The BBC's new series In the Flesh highlights the troubles of being an ex-zombie

Zombies? Played out. Ex-Zombies? Now that's where the drama's at — at least according to In the Flesh, BBC Three's new series about Keiran, a young ten who just so happens to have died four years ago and turned into a zombie. Now he's been "cured." and is ready to return home — with the guilt of the people he ate weighing on his mind, and the less-than-warm reception waiting for him by those who fought zombies (and lost loved ones to them) during the brief zombie uprising. Here's the official synopsis:

Now known as PDS sufferers (Partially Deceased Syndrome) - and since the passing of the PDS Protection act - the government have set an agenda of acceptance and tolerance, one that is at odds with the communities abandoned at the time of the rising, and the bloody battle between zombies and humans that ensued.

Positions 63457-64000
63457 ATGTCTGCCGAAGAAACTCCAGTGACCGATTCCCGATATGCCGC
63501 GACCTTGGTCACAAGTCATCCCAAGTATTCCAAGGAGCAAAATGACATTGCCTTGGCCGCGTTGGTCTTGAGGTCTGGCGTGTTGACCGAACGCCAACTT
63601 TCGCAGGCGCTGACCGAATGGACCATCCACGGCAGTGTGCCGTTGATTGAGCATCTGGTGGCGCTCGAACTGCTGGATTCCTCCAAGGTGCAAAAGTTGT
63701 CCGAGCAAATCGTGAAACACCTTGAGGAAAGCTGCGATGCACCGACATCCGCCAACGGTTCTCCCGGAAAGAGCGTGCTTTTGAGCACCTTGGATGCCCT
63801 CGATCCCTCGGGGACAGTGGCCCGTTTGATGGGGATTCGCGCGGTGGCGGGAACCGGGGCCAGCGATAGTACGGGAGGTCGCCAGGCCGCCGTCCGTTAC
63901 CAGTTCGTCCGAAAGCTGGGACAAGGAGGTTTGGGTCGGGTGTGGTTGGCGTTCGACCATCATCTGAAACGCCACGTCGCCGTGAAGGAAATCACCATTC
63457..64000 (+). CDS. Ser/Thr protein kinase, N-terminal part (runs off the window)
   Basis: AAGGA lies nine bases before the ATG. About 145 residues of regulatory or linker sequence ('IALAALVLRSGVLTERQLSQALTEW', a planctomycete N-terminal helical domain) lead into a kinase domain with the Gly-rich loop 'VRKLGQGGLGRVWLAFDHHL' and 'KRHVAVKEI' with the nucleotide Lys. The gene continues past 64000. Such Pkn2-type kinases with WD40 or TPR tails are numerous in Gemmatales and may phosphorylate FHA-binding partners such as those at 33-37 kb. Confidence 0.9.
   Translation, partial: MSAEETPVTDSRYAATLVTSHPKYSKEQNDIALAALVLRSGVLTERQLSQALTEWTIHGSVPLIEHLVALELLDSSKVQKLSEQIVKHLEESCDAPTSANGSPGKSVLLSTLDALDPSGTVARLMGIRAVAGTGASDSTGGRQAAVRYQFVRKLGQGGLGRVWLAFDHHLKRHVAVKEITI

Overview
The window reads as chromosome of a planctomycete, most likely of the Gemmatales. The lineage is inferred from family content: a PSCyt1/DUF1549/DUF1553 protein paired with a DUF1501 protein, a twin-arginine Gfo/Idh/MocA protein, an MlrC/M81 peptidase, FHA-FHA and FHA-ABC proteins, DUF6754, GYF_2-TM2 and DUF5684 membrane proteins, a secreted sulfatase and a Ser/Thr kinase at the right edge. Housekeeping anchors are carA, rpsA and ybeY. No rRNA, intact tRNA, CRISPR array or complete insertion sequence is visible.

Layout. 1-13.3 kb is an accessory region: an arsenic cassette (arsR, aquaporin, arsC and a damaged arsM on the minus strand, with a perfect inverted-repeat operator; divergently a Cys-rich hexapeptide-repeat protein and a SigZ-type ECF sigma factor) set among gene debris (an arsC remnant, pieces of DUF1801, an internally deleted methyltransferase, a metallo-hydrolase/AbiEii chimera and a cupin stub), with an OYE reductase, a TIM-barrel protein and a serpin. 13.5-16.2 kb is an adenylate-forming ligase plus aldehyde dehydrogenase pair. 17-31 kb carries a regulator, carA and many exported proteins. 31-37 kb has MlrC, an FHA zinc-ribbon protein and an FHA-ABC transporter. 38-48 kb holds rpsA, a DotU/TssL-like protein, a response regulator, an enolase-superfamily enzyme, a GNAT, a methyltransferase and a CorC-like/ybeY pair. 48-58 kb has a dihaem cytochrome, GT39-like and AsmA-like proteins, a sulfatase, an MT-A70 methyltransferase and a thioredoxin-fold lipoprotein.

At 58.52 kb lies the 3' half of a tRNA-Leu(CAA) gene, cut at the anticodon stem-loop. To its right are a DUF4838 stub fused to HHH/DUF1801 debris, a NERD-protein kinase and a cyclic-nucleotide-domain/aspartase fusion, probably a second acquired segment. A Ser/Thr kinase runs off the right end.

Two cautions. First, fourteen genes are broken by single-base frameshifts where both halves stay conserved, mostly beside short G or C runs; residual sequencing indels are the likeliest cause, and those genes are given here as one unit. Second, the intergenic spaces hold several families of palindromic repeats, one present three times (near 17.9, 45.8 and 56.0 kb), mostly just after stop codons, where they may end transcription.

A cauldron of brutal anti-zombie sentiment and the source of the 'rotter' hating Human Volunteer Force (HVF), Kieren returns to his home in the rural village of Roarton. Here he is forced to confront his family, the community that rejected him and the flashbacks that continue to haunt him of what he did in his untreated state.

Maybe you don't have room in your heart for yet more zombie entertainment — I don't think anyone could blame you — but this seems like a pretty intriguing way to look at how society accepts (or doesn't accept) its monsters once they've been "rehabilitated." The series premieres next month.

[Via Twitch]

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John Kinsella

I like the low budget British zombie movie called Colin. It's told from a zombie's perspective including an attack by killer humans.